Antenatal needs of couples following fertility treatment: a qualitative study in primary care

Research output: Contribution to journalArticle (Academic Journal)peer-review

2 Citations (Scopus)


Background It is known that couples may experience emotional distress while undergoing infertility treatment, but less is known about their experience of pregnancy following successful conception. Typically, couples are discharged from the fertility clinic to receive standard antenatal care. Recent research has raised questions about whether this care adequately meets their needs.

Aim To explore the antenatal experiences of females and males who have successfully conceived through infertility treatment.

Design and setting An exploratory qualitative approach was undertaken, using individual, in-depth interviews with females and males who had successfully undergone infertility treatment in one of three fertility clinics in the south of England.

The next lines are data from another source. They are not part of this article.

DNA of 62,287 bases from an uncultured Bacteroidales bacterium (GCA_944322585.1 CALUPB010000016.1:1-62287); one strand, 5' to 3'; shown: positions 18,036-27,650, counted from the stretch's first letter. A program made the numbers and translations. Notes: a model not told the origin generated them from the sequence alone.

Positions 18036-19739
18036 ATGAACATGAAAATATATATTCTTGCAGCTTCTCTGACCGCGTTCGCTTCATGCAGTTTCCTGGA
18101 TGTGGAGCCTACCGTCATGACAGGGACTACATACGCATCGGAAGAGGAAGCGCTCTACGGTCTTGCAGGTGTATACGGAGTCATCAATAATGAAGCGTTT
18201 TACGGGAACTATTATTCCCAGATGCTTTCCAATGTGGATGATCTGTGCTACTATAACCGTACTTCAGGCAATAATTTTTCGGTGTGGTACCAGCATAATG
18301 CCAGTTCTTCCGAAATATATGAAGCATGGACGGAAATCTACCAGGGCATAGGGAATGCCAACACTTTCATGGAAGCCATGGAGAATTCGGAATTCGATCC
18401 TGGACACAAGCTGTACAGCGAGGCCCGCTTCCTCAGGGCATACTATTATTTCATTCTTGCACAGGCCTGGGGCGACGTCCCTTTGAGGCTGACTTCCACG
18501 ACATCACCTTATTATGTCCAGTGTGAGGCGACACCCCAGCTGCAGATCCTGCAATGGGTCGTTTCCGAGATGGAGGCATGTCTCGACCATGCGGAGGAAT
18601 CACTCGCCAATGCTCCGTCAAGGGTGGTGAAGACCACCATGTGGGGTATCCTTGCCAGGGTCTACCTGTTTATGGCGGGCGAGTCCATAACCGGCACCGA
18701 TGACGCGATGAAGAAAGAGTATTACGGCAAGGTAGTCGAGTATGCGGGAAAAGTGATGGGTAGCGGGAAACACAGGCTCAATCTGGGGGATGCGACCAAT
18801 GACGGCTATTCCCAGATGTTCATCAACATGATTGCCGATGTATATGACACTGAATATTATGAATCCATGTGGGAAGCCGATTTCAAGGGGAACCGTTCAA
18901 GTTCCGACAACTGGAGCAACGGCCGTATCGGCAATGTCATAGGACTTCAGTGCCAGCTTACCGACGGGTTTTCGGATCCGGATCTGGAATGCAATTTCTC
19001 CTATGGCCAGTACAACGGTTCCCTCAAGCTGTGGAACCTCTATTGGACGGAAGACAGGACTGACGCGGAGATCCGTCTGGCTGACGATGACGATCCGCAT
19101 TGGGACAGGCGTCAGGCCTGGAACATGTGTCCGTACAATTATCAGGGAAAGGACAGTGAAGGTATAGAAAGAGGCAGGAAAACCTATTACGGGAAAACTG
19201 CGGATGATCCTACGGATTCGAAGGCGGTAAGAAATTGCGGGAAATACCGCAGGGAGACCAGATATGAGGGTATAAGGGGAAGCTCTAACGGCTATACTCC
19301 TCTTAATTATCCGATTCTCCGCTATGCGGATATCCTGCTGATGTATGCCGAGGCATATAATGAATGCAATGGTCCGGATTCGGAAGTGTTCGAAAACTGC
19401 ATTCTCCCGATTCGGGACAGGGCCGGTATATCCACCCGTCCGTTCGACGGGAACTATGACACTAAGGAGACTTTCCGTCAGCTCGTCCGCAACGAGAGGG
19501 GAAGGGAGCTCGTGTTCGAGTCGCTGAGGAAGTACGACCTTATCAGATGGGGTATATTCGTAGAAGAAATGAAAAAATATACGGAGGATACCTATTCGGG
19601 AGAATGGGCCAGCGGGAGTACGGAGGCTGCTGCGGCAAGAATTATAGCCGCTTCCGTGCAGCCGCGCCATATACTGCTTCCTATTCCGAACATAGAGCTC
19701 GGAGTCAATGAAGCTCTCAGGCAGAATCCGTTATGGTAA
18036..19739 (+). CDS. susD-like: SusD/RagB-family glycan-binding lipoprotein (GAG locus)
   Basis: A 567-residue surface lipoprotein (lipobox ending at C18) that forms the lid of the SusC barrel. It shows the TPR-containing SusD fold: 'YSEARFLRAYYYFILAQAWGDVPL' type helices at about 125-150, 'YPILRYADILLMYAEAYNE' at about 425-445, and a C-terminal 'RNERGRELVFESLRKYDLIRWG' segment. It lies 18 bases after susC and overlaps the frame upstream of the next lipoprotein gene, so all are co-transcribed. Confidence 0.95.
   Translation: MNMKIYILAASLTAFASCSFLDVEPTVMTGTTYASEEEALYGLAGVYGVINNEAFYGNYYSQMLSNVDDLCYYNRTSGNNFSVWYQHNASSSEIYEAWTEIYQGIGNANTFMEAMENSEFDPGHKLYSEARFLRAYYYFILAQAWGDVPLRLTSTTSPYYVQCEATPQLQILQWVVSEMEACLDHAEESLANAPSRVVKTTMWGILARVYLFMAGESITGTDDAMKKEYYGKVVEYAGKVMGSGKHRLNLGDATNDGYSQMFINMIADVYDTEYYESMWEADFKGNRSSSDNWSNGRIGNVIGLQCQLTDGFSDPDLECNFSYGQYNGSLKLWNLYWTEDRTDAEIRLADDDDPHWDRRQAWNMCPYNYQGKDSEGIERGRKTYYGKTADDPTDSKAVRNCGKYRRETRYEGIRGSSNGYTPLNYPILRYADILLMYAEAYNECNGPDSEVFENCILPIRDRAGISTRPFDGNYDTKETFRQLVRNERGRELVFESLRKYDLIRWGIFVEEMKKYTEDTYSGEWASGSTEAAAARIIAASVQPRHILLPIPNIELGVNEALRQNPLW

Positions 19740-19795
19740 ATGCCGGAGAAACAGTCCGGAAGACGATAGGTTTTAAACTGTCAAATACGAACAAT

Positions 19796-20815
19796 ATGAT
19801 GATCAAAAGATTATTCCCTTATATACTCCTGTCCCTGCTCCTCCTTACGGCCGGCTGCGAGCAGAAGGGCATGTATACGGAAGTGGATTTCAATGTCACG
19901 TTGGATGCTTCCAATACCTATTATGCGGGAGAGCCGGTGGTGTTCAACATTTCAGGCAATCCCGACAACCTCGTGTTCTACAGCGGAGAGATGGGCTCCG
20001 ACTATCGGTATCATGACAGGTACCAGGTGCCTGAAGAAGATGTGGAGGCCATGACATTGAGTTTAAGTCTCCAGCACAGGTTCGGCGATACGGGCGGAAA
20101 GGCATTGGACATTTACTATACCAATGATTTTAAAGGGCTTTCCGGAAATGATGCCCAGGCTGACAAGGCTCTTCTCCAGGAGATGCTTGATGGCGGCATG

Method Twenty participants were interviewed (12 females and eight male partners) when their pregnancy had reached 28 weeks’ gestation. Participants were asked about their experiences of infertility treatment, pregnancy, and antenatal care. Interviews were audiorecorded, transcribed, and analysed thematically.

Results Analysis of the interviews suggested females and males experienced a ‘gap’ in their care, in terms of time and intensity, when discharged from the fertility clinic to standard antenatal care. This gap, combined with their previous experience of infertility treatment, heightened their fear of pregnancy loss and increased their need for support from their health professionals. Participants’ previous experience of infertility treatment also appeared to deter them from preparing for the birth and parenthood, and disclosing negative feelings to others about the pregnancy.

Conclusion Females and males who have successfully undergone infertility treatment may require additional support in primary care to address anxiety during pregnancy, enable disclosure of negative feelings, and to help them prepare for childbirth and parenthood.
Original languageEnglish
Pages (from-to)e570-e577
Number of pages7
JournalBritish Journal of General Practice
Issue number638
Early online date31 Aug 2015
Publication statusPublished - 1 Sep 2015

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